John Deere is preparing to maximize profits as stricter emissions standards become law in Europe and the U.S., according to the Financial Times.
Complex engines require finessing so they may coincide with new emission requirements and the globe's largest maker of tractors intends to capitalize on businesses that work on after-sales servicing. John Piasecki, marketing director at John Deere Power Systems, the engine division of the tractor manufacturer, said large diesel engines are more complex as these new requirements kick in.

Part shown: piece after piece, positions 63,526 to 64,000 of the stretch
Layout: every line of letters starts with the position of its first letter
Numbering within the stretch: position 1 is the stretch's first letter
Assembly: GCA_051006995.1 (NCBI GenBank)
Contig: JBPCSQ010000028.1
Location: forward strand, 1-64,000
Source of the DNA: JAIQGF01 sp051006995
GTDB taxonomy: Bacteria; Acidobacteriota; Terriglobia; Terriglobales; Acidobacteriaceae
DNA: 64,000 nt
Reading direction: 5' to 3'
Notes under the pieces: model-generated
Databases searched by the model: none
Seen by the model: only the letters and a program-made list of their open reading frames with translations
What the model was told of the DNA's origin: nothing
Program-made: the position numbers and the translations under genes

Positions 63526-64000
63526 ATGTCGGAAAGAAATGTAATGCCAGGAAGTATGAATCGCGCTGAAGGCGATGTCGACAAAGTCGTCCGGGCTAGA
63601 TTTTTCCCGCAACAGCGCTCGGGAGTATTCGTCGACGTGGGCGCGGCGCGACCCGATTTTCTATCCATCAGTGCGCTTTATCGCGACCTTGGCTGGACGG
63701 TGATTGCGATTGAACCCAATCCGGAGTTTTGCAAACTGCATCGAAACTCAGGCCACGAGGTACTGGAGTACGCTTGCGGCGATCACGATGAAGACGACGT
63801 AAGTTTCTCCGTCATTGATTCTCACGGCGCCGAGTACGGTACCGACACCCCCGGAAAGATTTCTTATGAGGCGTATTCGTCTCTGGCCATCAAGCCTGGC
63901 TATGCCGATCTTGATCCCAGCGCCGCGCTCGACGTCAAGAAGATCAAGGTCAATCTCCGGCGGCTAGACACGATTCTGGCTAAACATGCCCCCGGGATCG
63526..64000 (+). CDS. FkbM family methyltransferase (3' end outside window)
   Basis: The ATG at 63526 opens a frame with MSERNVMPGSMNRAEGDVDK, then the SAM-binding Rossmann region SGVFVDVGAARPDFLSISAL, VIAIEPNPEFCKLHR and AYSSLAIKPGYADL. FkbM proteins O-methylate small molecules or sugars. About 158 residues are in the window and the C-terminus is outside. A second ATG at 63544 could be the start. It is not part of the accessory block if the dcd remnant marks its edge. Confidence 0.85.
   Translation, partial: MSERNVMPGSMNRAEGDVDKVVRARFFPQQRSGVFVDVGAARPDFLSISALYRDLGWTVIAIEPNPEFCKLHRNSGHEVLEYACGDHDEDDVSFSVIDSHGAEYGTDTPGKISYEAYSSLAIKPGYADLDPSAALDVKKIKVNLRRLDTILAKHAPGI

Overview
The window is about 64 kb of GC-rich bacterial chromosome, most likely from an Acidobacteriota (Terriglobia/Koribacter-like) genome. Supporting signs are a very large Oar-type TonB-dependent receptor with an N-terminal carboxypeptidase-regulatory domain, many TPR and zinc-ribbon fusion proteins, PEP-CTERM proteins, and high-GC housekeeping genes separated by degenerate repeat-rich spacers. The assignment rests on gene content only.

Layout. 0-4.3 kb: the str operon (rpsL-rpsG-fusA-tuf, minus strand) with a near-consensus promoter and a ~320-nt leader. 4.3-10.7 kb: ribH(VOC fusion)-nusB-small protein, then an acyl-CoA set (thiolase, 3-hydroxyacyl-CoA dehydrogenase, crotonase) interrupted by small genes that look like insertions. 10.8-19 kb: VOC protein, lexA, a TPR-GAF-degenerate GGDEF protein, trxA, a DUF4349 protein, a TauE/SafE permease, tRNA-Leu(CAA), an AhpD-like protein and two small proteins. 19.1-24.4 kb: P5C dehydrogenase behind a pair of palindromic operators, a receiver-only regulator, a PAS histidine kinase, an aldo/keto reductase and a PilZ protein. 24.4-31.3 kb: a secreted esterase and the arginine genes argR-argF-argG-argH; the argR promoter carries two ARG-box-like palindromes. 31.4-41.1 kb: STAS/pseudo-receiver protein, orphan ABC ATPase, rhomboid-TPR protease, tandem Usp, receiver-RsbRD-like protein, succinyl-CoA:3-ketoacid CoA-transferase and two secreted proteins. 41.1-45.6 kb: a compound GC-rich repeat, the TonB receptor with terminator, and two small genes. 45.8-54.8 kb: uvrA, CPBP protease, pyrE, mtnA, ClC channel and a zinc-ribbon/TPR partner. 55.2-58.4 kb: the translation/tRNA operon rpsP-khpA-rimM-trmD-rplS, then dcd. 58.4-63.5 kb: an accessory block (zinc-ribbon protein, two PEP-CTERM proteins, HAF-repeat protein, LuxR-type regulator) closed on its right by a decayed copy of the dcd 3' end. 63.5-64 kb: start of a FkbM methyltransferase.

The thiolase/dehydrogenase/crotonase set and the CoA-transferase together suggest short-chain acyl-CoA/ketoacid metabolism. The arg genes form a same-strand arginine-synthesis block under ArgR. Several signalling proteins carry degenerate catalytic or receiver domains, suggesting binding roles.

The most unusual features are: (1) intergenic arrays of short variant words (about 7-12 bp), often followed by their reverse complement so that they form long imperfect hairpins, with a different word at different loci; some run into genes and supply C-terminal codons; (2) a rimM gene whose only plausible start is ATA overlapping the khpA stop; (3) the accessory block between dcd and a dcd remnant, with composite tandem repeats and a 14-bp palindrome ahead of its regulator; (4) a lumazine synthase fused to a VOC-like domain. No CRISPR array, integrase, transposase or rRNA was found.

"That has a tendency to bring customers back to the original manufacturer network," Piasecki said.
Requiring off-road diesel vehicles sold in 2011 to emit 90 percent less particulate matter is one required standard. Known in the U.S. as Tier 4 and in Europe as Stage IIIB, the standards will be in effect for the next five years.
"These new [technology standards] will make it more difficult for end-market users to sway away from the original equipment manufacturers," Adam Fleck, an analyst at Morningstar, told the Financial Times. "There is a big opportunity to capture a larger percentage of that aftermarket business."
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